Process Status

Indicates the process and posting status of a calendar date. Examples: Open: Transactions can be posted. EOD Closed: End Of Day process is being executed. No new transactions can be accepted or posted for this Process Date. Closed: Transactions cannot be posted to the Company/Ops Area. This can be used to suspend posting for system maintenance purposes.


Distributing funds based on the proportion of the total amount. This method is used when determining how much sales tax and base monthly payment to pay when the funds received are less than the total amount. Example: If 90% of the total payment goes to Base Monthly Payment and 10% goes to sales tax, then for any partial payment that is received the funds are distributed using the same percentages.

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Quote Charge-off

A function that calculates the charge-off cost for a user-defined date.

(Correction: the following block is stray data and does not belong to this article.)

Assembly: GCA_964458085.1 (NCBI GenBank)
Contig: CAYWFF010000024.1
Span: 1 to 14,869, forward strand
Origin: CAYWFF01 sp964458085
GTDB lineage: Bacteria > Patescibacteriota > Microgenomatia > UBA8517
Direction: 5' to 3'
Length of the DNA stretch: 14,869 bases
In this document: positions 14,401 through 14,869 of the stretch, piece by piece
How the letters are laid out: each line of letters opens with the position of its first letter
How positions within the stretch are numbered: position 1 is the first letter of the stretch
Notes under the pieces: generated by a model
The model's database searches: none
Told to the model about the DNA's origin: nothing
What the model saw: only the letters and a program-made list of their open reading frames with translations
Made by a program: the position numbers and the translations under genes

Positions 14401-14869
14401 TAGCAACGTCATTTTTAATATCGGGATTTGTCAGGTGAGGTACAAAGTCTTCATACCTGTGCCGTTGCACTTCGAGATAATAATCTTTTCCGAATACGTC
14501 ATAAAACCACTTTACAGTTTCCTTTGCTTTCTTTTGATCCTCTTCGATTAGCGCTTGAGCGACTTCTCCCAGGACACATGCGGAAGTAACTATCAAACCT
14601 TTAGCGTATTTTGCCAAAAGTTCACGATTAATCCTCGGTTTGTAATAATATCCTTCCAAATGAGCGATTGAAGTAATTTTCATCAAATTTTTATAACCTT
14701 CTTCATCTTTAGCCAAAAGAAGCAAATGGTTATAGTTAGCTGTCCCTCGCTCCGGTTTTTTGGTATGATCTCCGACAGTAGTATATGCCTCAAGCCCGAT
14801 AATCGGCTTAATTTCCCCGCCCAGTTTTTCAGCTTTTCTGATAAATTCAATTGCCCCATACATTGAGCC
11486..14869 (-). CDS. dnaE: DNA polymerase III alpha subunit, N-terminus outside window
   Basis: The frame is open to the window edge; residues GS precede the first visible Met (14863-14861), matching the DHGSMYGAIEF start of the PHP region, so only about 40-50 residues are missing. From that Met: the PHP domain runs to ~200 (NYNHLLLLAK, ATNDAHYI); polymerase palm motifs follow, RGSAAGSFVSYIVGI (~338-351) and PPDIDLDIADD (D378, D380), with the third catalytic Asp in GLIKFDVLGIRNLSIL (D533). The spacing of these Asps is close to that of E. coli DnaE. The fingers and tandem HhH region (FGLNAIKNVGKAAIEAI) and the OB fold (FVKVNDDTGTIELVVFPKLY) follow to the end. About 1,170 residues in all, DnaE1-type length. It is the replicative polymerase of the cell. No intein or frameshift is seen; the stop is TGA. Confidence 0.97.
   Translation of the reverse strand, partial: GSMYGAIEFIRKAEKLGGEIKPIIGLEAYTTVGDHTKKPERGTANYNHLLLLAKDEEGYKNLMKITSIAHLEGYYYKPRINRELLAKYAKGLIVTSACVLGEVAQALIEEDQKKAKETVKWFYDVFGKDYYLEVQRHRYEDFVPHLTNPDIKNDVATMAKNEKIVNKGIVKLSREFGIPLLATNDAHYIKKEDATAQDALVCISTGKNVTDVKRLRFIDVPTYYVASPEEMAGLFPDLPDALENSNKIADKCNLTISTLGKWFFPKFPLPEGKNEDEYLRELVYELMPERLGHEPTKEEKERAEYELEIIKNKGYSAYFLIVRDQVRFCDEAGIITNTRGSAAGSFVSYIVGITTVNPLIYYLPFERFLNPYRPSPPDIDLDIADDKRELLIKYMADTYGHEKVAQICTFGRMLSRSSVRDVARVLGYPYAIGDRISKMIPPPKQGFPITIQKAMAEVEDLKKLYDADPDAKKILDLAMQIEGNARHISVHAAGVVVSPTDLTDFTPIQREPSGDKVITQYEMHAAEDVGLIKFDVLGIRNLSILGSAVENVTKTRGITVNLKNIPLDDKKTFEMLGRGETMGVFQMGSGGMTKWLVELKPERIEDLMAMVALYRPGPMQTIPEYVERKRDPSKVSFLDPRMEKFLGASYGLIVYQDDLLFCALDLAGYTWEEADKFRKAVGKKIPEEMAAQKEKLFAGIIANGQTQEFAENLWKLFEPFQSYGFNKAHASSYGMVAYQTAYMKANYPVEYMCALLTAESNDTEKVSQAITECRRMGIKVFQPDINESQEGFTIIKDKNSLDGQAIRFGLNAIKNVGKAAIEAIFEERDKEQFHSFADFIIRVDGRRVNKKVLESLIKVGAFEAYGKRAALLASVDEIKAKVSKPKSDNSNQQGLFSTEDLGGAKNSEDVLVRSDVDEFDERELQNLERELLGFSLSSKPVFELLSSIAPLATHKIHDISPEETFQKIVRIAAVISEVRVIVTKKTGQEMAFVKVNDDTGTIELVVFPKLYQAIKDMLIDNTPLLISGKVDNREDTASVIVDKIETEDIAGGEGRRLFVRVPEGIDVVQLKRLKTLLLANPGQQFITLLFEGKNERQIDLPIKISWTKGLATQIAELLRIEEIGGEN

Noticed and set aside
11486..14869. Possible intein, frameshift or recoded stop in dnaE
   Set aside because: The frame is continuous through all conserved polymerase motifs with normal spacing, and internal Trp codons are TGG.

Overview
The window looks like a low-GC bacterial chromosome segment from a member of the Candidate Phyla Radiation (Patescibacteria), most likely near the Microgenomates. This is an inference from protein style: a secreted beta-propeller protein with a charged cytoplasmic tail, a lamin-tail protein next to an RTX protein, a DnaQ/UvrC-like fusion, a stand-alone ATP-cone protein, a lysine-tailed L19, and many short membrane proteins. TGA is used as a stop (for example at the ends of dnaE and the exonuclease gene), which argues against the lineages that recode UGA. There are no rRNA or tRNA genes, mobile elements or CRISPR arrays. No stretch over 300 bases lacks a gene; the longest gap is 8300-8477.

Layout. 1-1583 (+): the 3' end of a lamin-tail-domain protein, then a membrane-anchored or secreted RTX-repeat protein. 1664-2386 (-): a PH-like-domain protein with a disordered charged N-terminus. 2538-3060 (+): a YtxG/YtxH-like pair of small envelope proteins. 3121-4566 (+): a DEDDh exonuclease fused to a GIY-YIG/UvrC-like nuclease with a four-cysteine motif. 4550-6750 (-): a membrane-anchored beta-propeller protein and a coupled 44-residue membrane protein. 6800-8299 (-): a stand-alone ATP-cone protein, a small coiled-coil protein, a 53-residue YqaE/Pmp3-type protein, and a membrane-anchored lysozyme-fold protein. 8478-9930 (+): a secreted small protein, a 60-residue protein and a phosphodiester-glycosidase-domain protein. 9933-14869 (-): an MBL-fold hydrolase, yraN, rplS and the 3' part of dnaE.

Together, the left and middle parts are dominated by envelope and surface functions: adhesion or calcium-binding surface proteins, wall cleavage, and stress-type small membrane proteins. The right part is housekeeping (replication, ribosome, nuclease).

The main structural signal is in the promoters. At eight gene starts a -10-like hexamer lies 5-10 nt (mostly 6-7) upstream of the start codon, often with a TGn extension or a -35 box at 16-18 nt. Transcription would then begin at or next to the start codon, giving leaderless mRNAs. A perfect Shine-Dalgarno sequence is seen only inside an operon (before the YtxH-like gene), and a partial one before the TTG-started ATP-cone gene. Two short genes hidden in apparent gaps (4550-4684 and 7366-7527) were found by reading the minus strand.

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The rate used to calculate an accrual. Rate Program A non-standard, introductory Interest rate on simple interest loan accounts for a designated period of time. When the introductory rate period expires, the interest rate automatically reverts to the standard rate or the current variable rate.

Real Estate Settlement Procedures Act (RESPA)

This act was designed to protect potential homeowners and enable them to become more intelligent consumers. RESPA requires that lenders provide greater amounts of information to prospective borrowers at certain points in the loan settlement process. It also prohibits the various parties involved from paying kickbacks to each other.

Real Interest Rate

The price of borrowed money, adjusted for inflation.

Real-Time Processing

Processing as soon as data is submitted with immediate availability of the data.


Recalculating loan payments on different terms. For example, if you have paid for ten years on a 15-year loan, your lender might extend the loan for another ten years at a lower interest rate, lowering your monthly payments. Similarly, lenders sometime add missed payments to the principal loan (that is, capitalize the missed payments). This reamortization may cause the monthly payments to increase because of the increase in the principal and the interest on it.